Given that there were few children with IBD in our study (n = 17), we combined the weighted alarm symptoms into one variable based on the subjective opinions of 85 physicians. Despite this, the AUC of the combined alarm symptoms without weighting was comparable to that with weighting. We also evaluated the added value of two important markers based on eight events per variable; although it is recommend to have at least 10 events per variable it has been shown that 5 events per variable is appropriate [25]. A larger study with more events is needed for the development of a prediction model for IBD based on single alarm symptoms, blood markers, and fecal calprotectin results [29]. Moreover, an exploration of whether age influences the prediction model is needed.


The addition of fecal calprotectin to an evaluation of alarm symptoms was the optimal strategy for stratifying children identified as being at risk of IBD by their general practitioner. This strategy is different to that published in several guidelines, which recommend testing for c-reactive protein and other blood markers of inflammation when alarm symptoms are present [13,41]. It should be noted that we focused on IBD alone in this study, whereas general practitioners must evaluate whether symptoms are related to any organic disease, including celiac disease. Further studies are therefore needed to investigate whether the new test strategy combining the assessment of alarm symptoms with testing for fecal calprotectin can improve decision-making in clinical practice. These studies should also include a cost–benefit analysis.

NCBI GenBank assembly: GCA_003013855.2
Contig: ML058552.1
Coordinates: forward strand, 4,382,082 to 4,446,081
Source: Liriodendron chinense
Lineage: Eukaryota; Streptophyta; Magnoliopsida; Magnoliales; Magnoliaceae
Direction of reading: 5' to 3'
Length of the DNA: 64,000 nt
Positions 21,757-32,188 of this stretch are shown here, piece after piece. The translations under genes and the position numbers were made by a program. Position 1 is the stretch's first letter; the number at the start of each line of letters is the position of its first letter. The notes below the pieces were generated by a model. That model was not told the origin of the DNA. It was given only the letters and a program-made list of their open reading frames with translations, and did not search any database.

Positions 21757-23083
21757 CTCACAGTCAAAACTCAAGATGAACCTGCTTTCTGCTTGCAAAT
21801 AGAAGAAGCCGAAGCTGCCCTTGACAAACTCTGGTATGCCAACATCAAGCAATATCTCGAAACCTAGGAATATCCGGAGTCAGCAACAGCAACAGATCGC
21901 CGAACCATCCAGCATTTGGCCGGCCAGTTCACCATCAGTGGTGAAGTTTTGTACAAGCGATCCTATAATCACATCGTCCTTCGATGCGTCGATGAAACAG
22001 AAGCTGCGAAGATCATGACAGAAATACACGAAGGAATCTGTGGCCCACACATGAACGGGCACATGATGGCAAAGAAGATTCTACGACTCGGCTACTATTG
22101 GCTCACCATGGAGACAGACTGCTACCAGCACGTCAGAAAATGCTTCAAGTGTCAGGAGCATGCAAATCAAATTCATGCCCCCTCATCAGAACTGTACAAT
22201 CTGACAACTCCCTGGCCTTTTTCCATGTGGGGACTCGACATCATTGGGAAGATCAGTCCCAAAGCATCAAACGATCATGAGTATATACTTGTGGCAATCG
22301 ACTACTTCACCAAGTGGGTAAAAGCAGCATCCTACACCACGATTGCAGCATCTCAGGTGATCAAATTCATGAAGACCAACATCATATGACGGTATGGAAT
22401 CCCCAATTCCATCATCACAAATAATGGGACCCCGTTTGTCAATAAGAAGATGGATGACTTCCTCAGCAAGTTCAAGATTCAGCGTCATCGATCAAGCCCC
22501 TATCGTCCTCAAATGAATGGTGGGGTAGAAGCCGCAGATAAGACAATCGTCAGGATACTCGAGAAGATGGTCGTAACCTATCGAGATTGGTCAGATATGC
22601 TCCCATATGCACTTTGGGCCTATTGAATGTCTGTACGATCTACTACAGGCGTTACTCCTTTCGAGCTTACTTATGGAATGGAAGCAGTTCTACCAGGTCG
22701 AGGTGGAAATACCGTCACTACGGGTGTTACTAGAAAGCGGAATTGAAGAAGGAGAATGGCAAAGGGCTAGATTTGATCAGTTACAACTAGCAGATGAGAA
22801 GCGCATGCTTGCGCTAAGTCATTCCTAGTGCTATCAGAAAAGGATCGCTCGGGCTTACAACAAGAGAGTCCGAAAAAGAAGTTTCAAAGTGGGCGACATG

Supporting information

S1 Text. Children’s symptom questionnaire.


S1 Table. Complete data, number missing per variable, and difference in distribution between children with and without missing data.


S2 Table. Diagnostic characteristics of alarm symptoms, blood markers, and fecal calprotectin for IBD with a pre-test probability of 19%, using the imputed dataset.